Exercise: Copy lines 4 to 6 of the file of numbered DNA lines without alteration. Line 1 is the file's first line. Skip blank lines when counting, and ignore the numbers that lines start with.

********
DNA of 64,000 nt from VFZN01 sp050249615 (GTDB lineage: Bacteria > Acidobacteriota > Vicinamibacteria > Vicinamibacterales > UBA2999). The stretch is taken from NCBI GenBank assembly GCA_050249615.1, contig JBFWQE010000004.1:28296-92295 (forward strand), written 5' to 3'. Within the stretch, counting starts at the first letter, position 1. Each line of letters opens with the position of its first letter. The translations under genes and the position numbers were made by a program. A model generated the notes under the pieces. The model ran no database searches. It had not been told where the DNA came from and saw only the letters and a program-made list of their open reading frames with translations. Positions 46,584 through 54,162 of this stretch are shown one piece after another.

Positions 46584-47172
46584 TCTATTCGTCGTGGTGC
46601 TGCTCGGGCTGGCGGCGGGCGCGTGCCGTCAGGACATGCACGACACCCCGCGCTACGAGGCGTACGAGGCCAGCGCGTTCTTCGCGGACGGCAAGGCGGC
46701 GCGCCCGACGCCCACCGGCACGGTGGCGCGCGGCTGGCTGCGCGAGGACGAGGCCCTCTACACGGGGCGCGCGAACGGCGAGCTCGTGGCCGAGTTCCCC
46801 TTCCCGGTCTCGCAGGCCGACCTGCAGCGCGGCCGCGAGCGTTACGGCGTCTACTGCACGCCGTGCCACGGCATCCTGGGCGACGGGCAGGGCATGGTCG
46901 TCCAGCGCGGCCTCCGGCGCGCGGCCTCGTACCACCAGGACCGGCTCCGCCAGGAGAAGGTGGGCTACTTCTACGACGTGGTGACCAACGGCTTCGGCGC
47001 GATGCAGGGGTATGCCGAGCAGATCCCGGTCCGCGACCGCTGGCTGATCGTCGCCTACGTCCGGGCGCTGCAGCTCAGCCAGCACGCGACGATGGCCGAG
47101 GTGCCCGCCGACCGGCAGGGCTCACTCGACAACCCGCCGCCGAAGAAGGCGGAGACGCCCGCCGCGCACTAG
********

46601 TGCTCGGGCTGGCGGCGGGCGCGTGCCGTCAGGACATGCACGACACCCCGCGCTACGAGGCGTACGAGGCCAGCGCGTTCTTCGCGGACGGCAAGGCGGC
46701 GCGCCCGACGCCCACCGGCACGGTGGCGCGCGGCTGGCTGCGCGAGGACGAGGCCCTCTACACGGGGCGCGCGAACGGCGAGCTCGTGGCCGAGTTCCCC
46801 TTCCCGGTCTCGCAGGCCGACCTGCAGCGCGGCCGCGAGCGTTACGGCGTCTACTGCACGCCGTGCCACGGCATCCTGGGCGACGGGCAGGGCATGGTCG